Did the Libya intervention work after all?



The very fact that the Libya intervention and its legacy have been either distorted or misunderstood is itself evidence of a warped foreign policy discourse in the US, where anything short of success — in this case, Libya quickly becoming a stable, relatively democratic country — is viewed as a failure, argues Brookings analyst Shadi Hamid.

To argue that the current conflict in Libya is a result of the intervention, one would basically need to assume that the outbreak of civil war was inevitable, irrespective of anything that happened in the intervening 30 months, he writes:

This makes it all the more important to distinguish between the intervention itself and the international community’s subsequent failure — a failure that nearly all the relevant actors acknowledge — to plan and act for the day after and help Libyans rebuild their shattered country.

Such measures include sending training missions to help the Libyan army restructure itself (only in late 2013 did NATO provide a small team of advisers) or even sending multinational peacekeeping forces; expanding the United Nations Support Mission in Libya’s (UNSMIL) limited advisory role; and pressuring the Libyan government to consider alternatives to a dangerous and destabilizing political isolation law.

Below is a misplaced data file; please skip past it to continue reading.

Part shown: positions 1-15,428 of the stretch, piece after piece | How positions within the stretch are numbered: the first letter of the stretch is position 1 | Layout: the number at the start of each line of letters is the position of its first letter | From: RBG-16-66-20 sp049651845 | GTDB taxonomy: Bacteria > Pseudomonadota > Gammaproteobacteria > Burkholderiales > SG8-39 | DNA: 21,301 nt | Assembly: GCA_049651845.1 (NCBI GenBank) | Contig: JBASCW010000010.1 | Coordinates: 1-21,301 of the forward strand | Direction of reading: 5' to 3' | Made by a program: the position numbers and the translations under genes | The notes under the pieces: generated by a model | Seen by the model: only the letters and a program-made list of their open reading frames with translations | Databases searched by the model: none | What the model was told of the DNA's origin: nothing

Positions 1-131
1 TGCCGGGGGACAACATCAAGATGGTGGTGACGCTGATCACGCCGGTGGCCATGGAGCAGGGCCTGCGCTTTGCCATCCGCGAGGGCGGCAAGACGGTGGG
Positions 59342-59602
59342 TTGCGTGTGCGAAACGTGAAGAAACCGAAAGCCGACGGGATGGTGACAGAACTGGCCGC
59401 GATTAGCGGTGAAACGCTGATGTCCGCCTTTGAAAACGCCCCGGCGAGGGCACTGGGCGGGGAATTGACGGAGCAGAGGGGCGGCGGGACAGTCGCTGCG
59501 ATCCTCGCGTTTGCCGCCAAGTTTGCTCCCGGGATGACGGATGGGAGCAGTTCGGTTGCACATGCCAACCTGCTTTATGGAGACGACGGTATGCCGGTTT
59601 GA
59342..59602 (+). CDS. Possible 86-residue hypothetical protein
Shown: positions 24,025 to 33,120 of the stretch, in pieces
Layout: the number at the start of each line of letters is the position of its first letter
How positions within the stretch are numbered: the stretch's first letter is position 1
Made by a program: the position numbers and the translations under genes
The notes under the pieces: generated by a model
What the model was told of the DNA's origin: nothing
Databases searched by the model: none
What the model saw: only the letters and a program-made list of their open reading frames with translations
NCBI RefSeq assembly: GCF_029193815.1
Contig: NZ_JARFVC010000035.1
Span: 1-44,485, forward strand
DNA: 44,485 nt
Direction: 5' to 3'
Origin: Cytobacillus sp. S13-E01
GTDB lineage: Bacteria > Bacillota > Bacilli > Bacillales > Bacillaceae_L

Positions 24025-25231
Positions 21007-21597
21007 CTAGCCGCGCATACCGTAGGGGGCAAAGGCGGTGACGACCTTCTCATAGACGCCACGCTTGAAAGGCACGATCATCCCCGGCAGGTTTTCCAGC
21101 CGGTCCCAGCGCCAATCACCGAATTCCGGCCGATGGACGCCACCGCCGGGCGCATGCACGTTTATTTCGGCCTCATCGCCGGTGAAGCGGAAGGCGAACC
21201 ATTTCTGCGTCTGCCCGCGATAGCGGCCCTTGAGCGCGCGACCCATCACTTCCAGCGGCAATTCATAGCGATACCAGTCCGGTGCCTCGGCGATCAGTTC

While perhaps less sexy, the US and its allies could have also weighed in on institutional design and pushed back against Libya’s adoption, backed by UNSMIL, of one of world’s most counterproductive electoral systems — single non-transferable vote — along with an institutional bias favoring independents. This combination exacerbated tribal and regional divisions while making power sharing even more difficult.

But some analysts warn that ad hoc Western outreach to individual militia groups, many of which have fought one another repeatedly since 2011, could actually intensify factional violence and reduce the odds of national reconciliation, The Washington Post adds.

“I would caution [against] international intervention of this nature, in this form and at this time, without having a coherent plan for these groups to work together,” said Anas El Gomati, director of the Sadeq Institute, a Libyan think tank. “If they are all fighting one another, how are they going to fight ISIS?”

Karim Mezran, a Libya scholar at the Atlantic Council, said that Italian-led talks have not yet produced a coherent plan to help Serraj’s would-be administration confront its militant foes.

“It leads us to ask the question I’ve been asking from the beginning: Who’s going to provide the new government the support it requires on the ground?”

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